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December 21, 2023

Electronic Personalities And Legal Responsibility Of Robotic Systems Produced With Artificial Intelligence Technology

      I.          INTRODUCTION

With the technological developments, the machines used with artificial intelligence technology have become an indispensable part of human life. As it is known that the robotic vehicles produced with artificial intelligence technology have started to be used in many sectors such as the farming industry, food industry, and education.

Based on the definition of artificial intelligence as “software and hardware systems with many abilities such as displaying human behaviour, numerical logic, motion, speech and sound perception”, it is important to know who will have legal responsibility apart from the damages caused by artificial intelligence created with software coded by humans and whether or not artificial intelligence will be included in the concept of “person” in the world. of law.

In this context, we would like to focus on some evaluations about whether artificial intelligence has e-personalities with its definition in the world of law and then whether legal responsibility can be imposed on artificial intelligence in the light of European Parliament Decisions.


It is controversial that artificial intelligence, which has human-specific abilities, can make logic like a human, and has many abilities with the data it collects, and that rapidly changing technological developments are not subject to legal norms in the future, which can become a decision-making mechanism of humans that artificial intelligence is not given any legal status in the current legal regulations.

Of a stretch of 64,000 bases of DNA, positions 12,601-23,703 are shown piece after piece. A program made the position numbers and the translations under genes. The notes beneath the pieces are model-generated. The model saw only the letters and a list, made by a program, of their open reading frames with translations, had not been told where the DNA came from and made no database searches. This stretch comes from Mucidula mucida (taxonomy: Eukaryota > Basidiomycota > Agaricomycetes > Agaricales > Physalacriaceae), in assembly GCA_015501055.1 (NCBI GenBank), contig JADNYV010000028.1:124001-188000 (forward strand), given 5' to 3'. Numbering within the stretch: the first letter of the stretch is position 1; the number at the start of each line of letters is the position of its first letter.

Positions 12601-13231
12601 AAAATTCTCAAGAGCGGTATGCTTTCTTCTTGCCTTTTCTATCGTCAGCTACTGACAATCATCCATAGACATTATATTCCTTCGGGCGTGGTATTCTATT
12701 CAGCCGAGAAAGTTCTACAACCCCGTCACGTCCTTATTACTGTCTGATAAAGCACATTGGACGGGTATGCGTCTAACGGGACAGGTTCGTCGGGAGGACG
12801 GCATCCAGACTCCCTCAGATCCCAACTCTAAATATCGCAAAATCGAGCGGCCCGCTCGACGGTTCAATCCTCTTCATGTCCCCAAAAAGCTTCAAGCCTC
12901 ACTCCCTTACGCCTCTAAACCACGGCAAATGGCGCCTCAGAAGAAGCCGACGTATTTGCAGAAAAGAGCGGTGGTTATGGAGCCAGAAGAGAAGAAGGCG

Although the responsibility of an error caused by negligence during the use of robotic tools developed with artificial intelligence technology is likely to be responsible for software programmers and / or related people developing robotic systems, the question of whether the robot itself can participate in these responsibilities together with the progress in robot technology. As it is known, in order to talk regarding the criminal and / or legal responsibility of something among the legal disciplines, it must have the capacity to have rights and the capacity to act. With this explanation, the subject of the rights and obligations regulated in the rules of law is accepted as human and the concept of the person means being able to qualify for rights and debts.  

With this definition, all values ​​constitute the concept of personalities, such as life and health consisting of a person’s physical values, dignity, freedom of dignity, and professional and commercial dignity and dignity. [1]

Thus, the act of competence regulated by Article 9 of the Turkish Civil Code (“TCC”) No. 4721 basically means that the person is able to make a legal result with his own decision and aims to have the right and debt of the person with his own decisions.

Based on the above-mentioned definitions and TCC, although it is accepted that the actual driving license of robots and their legal personality cannot be possible with this expression, this issue is subject to some propositions both in terms of private and criminal law. Today, many countries are creating their own military defence systems by developing Unmanned Aerial Vehicles (“UAV”) with artificial intelligence technology widely used.